Is there a difference between a spot and a stain? If my carpet has a stain is it clean?
The cleaners definition of a spot is a concentration of soil. Since spots are soil, matter in your carpet that shouldn’t be there, they can be removed with normal cleaning and normal spot cleaning. Our cleaning products are designed to remove soil from food spills to oily residues. By misting a natural pre-conditioner on your carpet, we can remove most of these soils. However, if there is a higher concentration of soil, we need to use a higher concentration of soil remover. This would be considered normal spot cleaning. It is also likely that we would use a specific spot cleaner that will clean the spot quickly and efficiently. Commonly the spots that remain after cleaning are grease, rust, paint, make-up, etc. These spots are treated with a corresponding spot treatment.
But what about orange soda? In this case we have a spot and a stain together. The spot consists of the sugars in the soda which will attract additional soil, making the spot appear soiled. But even after the soil is removed, there may still be a stain.
A stain is a discoloration by the adding of color. There are many household products that can add color to your carpet. Often, they are food related since all food has either natural or artificial dyes that can permanently discolor carpet. Stain can not be removed with normal cleaning and spot cleaning processes. They may still be able to be removed with the right patience and knowledge. Performing the wrong procedure at this point could permanently stain your carpet. We’ve all heard the term about a stain being “set in” and it may very well be, or you just don’t have the knowledge to remove it.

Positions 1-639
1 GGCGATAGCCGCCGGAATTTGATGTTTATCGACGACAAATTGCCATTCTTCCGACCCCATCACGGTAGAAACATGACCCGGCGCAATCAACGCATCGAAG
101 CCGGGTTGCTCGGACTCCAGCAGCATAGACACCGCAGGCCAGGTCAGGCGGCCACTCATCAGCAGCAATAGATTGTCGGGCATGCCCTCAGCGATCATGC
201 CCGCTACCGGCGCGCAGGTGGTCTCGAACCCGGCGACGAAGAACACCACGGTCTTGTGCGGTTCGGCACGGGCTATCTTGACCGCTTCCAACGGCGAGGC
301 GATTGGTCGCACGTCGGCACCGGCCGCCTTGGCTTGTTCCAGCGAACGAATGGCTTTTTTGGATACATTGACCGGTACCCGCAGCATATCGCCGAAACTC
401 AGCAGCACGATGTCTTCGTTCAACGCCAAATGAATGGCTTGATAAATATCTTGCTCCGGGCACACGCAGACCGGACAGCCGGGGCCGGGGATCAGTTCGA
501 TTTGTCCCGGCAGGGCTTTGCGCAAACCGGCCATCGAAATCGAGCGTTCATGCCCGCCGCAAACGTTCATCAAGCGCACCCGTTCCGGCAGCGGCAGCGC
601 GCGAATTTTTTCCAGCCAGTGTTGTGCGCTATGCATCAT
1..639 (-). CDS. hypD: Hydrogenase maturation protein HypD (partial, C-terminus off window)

Stain removal isn’t rocket science, but it is chemistry. First you much know the properties of the stain. Is it natural? Is it synthetic? Should it be treated hot? Or cold? What chemical reaction needs to take place for the stain to disappear?
The orange soda, for example, is a synthetic food dye. The most common was to remove synthetic food dye is by stripping and oxygen molecule to make the dye invisible. Remember, we have a discoloration and no amount of “cleaning” will remove it. The dyes have been absorbed inside open dye sites of the carpet fiber. The chemical reaction of stripping the oxygen molecule is commonly done with the use of Sodium Metabolite. With set in stains, it is common to start removing the color of the carpet so caution must be taken. A knowledgeable cleaner can restore color back to your carpet if the reaction goes too far.
So is it possible for the carpet to be stained and still be clean? Yes. Have you ever tie dyed a t-shirt? You purposefully stained the shirt but after it is washed and clean, it is still stained. Or maybe you have dyed your hair. But once your hair is washed, it is clean.
It is important you discuss your concern with stains with your carpet cleaning professional. A knowledgeable carpet cleaning should be able to advise you, what will come out with normal cleaning and what may take additional time, knowledge, and specialized products to remove. It is not uncommon for one spot be cost between $20-$50 to remove and possibly more if the stain has set for a time.